I was amused by the news that an Italian linguist has published a grammar guide to Maltese for Italians, inspired by people he heard in Catania 35 years ago asking for “ċikkulata”. Professor Giulio Soravia was apparently intrigued by what turned out to be Maltese persons who had travelled to Sicily for much sought-after chocolates so they could smuggle them back home for family and friends.
Soravia’s Maltese grammar forms part of a series of guides called “The Enchanted Languages”. It’s interesting to know that an Italian finds the Maltese language enchanting, when so many Maltese themselves look down on Maltese as a bastard mix of foreign languages better left to the uneducated part of our population.
But what I find enchanting are the circumstances that inspired the Italian professor. Those of my generation will definitely remember the times when Dom Mintoff’s government was hell-bent on import-substitution as a tool to reduce Malta’s dependence on imports. Knowing that the Maltese had a sweet tooth, Mintoff believed that the country could save precious foreign exchange by producing its own chocolate, rather than importing it.
It’s interesting to know that an Italian finds the Maltese language enchanting, when so many Maltese themselves look down on Maltese as a bastard mix of foreign languages better left to the uneducated.
Now, import-substitution has often been seen as a strategy for economic growth and development. Mintoff was one of a band of third-world country leaders who believed in the ideas of Argentine economist Raúl Prebisch, who equated economic development with industrialisation and capital investment. Why import foreign-made goods when one could produce them at home and employ workers in doing so? At a time when the Maltese economy depended almost exclusively on the British military base and this was being run down, the idea of import-substitution seemed alluring.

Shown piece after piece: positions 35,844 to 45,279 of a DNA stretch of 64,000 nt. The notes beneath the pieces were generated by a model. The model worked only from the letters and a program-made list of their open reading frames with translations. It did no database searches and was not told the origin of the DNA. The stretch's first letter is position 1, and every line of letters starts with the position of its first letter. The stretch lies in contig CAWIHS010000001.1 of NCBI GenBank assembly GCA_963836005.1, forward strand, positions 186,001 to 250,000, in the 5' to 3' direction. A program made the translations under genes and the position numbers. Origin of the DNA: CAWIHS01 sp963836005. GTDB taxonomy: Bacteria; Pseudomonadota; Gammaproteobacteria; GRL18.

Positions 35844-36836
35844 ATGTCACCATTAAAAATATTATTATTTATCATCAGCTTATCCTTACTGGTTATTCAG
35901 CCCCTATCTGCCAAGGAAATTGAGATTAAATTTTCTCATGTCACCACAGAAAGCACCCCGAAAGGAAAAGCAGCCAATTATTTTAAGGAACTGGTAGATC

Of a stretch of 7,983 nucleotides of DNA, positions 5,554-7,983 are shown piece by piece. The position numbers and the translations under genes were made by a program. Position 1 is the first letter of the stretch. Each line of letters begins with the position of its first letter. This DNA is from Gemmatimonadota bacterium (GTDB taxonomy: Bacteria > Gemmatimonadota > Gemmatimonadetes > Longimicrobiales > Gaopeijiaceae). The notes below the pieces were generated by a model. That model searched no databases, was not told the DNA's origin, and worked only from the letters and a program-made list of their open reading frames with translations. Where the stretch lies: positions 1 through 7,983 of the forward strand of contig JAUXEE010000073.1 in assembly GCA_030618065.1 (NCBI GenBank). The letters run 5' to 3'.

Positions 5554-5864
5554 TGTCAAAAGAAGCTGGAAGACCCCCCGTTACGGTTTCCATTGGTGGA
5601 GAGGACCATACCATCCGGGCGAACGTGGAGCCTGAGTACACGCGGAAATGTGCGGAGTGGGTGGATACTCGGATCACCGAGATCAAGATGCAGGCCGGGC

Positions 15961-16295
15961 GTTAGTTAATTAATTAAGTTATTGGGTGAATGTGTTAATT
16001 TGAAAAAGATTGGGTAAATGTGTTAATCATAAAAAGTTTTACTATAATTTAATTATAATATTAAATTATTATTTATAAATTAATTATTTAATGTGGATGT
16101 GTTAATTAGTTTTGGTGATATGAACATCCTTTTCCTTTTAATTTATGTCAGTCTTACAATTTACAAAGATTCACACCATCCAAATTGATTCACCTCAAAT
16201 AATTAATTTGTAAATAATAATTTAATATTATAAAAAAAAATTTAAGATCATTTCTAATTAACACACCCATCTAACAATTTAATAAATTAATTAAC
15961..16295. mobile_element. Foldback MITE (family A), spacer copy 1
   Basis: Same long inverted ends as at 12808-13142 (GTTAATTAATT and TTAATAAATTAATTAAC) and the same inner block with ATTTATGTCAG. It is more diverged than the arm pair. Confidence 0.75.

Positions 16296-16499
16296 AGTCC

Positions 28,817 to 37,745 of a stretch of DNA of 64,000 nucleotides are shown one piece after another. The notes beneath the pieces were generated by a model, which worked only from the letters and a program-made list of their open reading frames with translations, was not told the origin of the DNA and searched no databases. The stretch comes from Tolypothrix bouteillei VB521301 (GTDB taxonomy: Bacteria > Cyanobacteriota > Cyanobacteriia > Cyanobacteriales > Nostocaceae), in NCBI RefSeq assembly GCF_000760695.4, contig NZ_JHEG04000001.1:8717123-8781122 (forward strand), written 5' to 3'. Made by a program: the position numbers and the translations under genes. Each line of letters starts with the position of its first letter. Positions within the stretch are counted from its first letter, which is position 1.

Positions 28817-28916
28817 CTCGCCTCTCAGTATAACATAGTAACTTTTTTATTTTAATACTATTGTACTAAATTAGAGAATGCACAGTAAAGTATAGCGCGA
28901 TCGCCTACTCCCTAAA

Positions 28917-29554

The problem with Mintoff’s adoption of the logic of import-substitution was that by the time he was implementing it, the idea was already falling out of favour with the rise of the “Washington Consensus” that supported freer trade. It is the bane of the Maltese approach to ideas in general. Our insularity meant that foreign ideas were always adopted with a lag, such that when they were being adopted abroad we delighted in sticking to the ideas of the previous decade. By the time those ideas were ditched abroad, we adopted them locally as the new gospel.
I well remember my own experience of Mintoff’s insistence on import substitution, when I was responsible for AirMalta’s fleet of aircraft. We had decided to buy our own aircraft to replace those leased from Pakistan International Airlines. Once we wrapped up the negotiations with Boeing, Mintoff called us in at Castille to tell us that he would only give his blessing if Boeing would purchase Maltese-manufactured goods in exchange.
Once we wrapped up the negotiations with Boeing, Mintoff called us in at Castille to tell us that he would only give his blessing if Boeing would purchase Maltese-manufactured goods in exchange.
Now, Boeing had already seen the hilarious experience of their rivals McDonnell Douglas who, when they sold DC9s to Yugoslav Airlines, were compelled by the Jugoslav government to buy millions of tins of corned beef. Thousands of tonnes were involved. The problem was that the American consumer didn’t want the Yugoslav version of the better-liked Argentinian corned beef. As a result, McDonnell Douglas could not sell the tins anywhere in the USA and was reduced to pushing the stuff at its staff canteens.